Listen to this track of jazz-rock pseuds Steely Dan their 1975 song “Black Friday” from the album Katy Lied. The song was a single from that record (along with another, “Bad Sneakers”) that was a part of a new approach to making music after the group as it stood had disbanded. The “band” was replaced in favour of singer-keyboardist Donald Fagen’s and bassist-guitarist Walter Becker’s preference to become a studio-bound unit, employing crack west coast session musicians to play a good chunk of the parts.
I’m being a bit cheeky here of course with the whole “Black Friday” thing. In addition to this song, Black Friday as a popular term of course refers to one of the busiest shopping days on the American calendar, with a single day’s sales putting sellers ‘into the black’. Well, that’s the theory. Black Friday is the Friday after American Thanksgiving, and a sort of kick off to the Christmas shopping season too. Our Canadian Thanksgiving is in early October, in line with the liturgical calendar of the Anglican Church of Canada, so we tend to space out the chaos a little more.
Anyway, I’m not sure there’s ever been a song in rock history about a chaotic shopping day. But this one by the ‘Dan is also refers to economics and greed, documenting another Black Friday – this one in 1869, when the private investors manipulated the price of gold was manipulated in a bid to corner the market by buying it up in large quantities. The US government found out and flooded the market with supply, driving down the costs and curbing the return. Of course, this being Steely Dan, we can also infer that the song isn’t so much about the events of that particular day, so much is it is about human greed in any era, and the tenuous illusion of a free market too.
The song is one of the group’s best known hits, although only reaching #37 on the Billboard 100 at the time. During this aforementioned phase in the timeline of the band, Steely Dan had become two bands in the minds of fans. The first was the dual-guitar touring jazz rock combo. The other being Becker & Fagen as musical directors using sessioners to create a sound solely meant for studio albums.
Nineteen Seventy-Five’s Katy Lied and 1976’s the Royal Scam were in-between albums, when Becker & Fagen began to strip away the “band-ness” of Steely Dan. The emphasis of gritty and dominant rock guitars on these albums would soon be replaced in favour of more pristine, jazzy textures that brought the horns and keyboards more to the forefront to supplement the still-sterling guitar-work for which the band is known. This approach would pay off nicely with a record which many would consider to be their masterpiece – 1977’s Aja.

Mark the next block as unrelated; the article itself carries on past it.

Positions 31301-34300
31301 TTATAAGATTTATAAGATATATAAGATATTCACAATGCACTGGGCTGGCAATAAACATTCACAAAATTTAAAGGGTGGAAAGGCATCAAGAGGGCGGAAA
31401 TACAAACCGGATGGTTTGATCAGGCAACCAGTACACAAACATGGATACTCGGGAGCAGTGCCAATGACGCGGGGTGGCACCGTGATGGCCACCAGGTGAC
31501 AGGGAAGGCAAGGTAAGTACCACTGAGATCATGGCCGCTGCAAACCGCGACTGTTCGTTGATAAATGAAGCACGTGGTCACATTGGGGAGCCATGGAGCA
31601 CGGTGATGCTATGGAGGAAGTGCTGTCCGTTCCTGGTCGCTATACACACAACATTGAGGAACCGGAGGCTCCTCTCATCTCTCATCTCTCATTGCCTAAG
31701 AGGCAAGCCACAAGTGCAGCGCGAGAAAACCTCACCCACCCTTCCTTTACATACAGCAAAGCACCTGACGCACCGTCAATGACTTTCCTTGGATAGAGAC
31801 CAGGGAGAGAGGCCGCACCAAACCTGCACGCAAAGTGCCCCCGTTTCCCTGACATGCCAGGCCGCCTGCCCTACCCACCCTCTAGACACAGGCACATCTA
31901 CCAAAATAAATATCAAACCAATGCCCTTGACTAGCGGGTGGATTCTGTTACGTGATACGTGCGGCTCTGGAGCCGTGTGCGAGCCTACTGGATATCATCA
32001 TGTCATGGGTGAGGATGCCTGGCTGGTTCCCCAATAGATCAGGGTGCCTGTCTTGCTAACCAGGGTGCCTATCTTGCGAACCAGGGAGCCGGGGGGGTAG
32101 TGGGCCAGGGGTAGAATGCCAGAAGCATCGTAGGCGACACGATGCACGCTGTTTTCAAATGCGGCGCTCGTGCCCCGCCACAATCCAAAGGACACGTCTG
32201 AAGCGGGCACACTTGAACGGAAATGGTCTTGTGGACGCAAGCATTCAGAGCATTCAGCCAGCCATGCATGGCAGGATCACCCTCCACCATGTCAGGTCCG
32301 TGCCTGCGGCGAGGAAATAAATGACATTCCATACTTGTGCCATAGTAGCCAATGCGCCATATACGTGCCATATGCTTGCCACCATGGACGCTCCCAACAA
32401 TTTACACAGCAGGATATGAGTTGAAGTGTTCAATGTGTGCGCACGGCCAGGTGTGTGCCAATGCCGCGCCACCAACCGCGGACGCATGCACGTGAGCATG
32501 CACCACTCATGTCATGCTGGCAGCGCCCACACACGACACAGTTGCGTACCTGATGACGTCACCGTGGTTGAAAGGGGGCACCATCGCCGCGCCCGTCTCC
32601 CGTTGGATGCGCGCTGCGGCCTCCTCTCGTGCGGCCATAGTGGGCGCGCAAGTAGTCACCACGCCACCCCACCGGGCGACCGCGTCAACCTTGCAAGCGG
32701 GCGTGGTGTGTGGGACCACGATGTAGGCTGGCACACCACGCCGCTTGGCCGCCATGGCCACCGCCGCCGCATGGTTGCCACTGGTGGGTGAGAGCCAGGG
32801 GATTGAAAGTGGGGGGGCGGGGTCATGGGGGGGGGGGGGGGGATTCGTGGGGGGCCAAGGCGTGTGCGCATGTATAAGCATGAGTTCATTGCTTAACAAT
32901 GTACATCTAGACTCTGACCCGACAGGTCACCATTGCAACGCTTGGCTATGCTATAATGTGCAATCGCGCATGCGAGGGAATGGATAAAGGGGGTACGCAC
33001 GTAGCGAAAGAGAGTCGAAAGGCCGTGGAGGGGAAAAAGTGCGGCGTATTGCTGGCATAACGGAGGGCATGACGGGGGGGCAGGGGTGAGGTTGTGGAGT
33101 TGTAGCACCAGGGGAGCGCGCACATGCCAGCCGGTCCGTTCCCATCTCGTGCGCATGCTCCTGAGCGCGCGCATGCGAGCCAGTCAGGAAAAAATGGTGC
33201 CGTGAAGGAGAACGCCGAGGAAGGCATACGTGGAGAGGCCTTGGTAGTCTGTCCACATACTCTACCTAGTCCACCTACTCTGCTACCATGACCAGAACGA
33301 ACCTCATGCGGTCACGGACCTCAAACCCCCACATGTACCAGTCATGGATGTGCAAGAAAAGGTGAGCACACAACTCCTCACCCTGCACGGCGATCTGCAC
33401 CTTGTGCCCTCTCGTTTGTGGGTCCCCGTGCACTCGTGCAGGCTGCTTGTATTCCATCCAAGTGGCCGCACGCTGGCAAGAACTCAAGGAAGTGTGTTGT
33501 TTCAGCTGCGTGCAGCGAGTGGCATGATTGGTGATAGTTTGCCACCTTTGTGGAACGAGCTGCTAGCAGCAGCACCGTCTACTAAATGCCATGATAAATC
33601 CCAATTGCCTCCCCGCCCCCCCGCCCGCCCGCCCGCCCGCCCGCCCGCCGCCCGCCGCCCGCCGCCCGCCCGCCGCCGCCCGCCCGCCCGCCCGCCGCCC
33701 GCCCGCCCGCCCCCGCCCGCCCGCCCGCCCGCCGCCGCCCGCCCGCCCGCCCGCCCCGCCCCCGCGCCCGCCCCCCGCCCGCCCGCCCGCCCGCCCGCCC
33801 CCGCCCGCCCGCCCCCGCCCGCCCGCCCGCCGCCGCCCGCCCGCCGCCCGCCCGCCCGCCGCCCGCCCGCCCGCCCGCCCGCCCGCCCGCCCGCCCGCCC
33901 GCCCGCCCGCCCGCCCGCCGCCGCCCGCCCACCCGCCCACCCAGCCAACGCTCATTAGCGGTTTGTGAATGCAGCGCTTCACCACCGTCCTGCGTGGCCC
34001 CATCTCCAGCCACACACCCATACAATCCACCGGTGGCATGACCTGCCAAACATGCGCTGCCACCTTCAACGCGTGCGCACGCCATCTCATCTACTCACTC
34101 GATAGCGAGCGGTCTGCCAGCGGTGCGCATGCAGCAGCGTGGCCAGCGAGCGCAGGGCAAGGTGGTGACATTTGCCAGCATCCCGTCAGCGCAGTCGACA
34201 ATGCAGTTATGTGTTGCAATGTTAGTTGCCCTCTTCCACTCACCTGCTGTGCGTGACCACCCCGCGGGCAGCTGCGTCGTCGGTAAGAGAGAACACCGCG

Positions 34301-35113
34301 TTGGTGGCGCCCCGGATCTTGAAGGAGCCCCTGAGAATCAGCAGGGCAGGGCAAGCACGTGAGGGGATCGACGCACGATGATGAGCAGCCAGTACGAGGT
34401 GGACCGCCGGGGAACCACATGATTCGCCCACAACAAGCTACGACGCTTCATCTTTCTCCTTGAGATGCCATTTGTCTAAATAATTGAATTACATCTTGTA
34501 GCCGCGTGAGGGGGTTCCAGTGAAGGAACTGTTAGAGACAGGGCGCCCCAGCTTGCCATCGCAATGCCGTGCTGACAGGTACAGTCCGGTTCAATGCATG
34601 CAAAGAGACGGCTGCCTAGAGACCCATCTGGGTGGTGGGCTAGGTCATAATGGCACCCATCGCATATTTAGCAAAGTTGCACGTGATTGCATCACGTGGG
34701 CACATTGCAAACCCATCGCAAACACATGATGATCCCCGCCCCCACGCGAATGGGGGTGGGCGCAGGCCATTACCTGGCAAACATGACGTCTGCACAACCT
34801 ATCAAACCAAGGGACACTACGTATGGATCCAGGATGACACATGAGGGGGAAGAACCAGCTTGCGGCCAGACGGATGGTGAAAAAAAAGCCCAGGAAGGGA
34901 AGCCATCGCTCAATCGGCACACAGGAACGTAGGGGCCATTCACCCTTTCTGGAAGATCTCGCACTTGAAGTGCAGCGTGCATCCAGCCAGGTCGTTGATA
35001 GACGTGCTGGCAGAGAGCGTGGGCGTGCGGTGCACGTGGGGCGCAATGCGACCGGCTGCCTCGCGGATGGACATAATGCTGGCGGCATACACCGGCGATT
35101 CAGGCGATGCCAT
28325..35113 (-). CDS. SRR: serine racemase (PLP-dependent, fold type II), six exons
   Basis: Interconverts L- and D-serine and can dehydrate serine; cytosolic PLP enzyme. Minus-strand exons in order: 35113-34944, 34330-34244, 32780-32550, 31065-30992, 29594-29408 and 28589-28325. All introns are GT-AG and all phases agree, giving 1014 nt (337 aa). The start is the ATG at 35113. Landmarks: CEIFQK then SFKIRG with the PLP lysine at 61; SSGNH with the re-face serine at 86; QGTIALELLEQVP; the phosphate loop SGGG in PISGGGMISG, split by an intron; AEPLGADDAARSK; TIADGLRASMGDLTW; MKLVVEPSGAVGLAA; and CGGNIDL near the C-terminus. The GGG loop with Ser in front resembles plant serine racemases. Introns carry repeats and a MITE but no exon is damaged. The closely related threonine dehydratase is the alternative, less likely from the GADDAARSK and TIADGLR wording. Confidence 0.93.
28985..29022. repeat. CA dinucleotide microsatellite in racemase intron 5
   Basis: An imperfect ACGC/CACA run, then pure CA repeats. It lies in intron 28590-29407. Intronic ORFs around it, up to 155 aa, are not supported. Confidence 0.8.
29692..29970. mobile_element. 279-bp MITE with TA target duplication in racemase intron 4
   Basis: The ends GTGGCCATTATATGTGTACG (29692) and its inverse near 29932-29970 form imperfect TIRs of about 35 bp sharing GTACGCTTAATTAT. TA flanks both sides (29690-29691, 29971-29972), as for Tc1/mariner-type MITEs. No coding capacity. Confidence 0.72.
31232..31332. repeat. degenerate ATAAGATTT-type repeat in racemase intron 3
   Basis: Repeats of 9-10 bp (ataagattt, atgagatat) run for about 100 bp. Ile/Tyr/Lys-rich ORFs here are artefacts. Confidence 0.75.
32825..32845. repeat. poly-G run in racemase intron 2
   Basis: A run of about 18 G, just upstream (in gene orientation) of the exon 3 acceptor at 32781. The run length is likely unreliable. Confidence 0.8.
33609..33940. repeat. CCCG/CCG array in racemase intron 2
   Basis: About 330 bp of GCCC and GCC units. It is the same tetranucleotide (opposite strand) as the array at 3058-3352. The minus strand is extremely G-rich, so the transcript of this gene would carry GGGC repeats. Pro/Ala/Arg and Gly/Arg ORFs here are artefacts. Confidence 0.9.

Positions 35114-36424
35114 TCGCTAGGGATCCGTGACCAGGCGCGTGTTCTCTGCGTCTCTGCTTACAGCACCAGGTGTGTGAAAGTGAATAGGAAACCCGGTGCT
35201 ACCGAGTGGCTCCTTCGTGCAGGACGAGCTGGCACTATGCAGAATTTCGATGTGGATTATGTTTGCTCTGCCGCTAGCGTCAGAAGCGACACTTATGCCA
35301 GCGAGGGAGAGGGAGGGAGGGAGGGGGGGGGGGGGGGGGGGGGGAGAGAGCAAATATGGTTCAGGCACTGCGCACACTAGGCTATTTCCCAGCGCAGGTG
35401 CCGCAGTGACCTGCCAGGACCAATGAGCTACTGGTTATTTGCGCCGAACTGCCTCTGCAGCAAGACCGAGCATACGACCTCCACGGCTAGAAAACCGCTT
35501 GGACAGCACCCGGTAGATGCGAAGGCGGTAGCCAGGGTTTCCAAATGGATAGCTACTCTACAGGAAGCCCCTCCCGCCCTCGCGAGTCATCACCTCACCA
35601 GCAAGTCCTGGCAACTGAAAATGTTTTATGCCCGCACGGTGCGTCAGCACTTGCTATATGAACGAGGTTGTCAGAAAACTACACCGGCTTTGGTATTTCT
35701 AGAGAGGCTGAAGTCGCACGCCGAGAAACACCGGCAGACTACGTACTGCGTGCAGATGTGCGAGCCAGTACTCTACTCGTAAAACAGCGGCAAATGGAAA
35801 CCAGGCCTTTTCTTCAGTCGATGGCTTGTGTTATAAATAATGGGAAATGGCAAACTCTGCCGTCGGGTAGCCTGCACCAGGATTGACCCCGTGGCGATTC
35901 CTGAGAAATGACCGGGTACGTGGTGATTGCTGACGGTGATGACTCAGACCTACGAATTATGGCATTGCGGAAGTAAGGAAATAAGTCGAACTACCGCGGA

By the early 1990s and after a very long hiatus as a live act and recording entity, the Steely Dan name was again a going concern. That’s when they resumed as a touring unit. And luckily, they’d begun to marry their love of horn-and-keyboard smooth jazz with the edgy guitar rock of their pre-1976 incarnation. It gained them a Grammy with their then-new record Two Against Nature in 2000.
For more information, check out steelydan.com.
[Update: Some new written material was added to this post replacing the old on September 7, 2017. This had mostly to do with the original clip on YouTube which The Man removed, making the opening of the post kind of pointless. You understand. Also, on September 3, 2017, Walter Becker passed away. RIP, Walter. Thanks for your sardonic grooves.]
3 thoughts on “Steely Dan Perform “Black Friday””
Hey i am a big fan of Steely Dan, but Mr Walter Becker has a new album called Circus Money, What a great album it is, just had to share that with all the Steely Dan Fans.
It amazes me how few of the players in Steely Dan were actually members of the band. Don’t get me wrong, I love Steely Dan’s work for the first eight years of their career. But this group was dependent on outside talent to give flavor to their best songs.
Thanks for comments.
At some point, the ‘Dan ceased being a band in the traditional sense. They became a studio entity. As such, apart from Becker and Fagen, there was no band to be a part of. Everyone was a hired gun, although with a number of recurring players. Still, they made their (arguably) best record under these conditions, although many of their detractors point out that when they made this switch, their music lost a lot of it’s ‘rock’ feel, and became more jazz-lite. For me, the contrast between the slickness, the underlying bitterness in the lyrics, and Fagen’s weird voice, is what helps those records retain their feel, and saves them from Yacht Rock hell.
Thanks again for comments!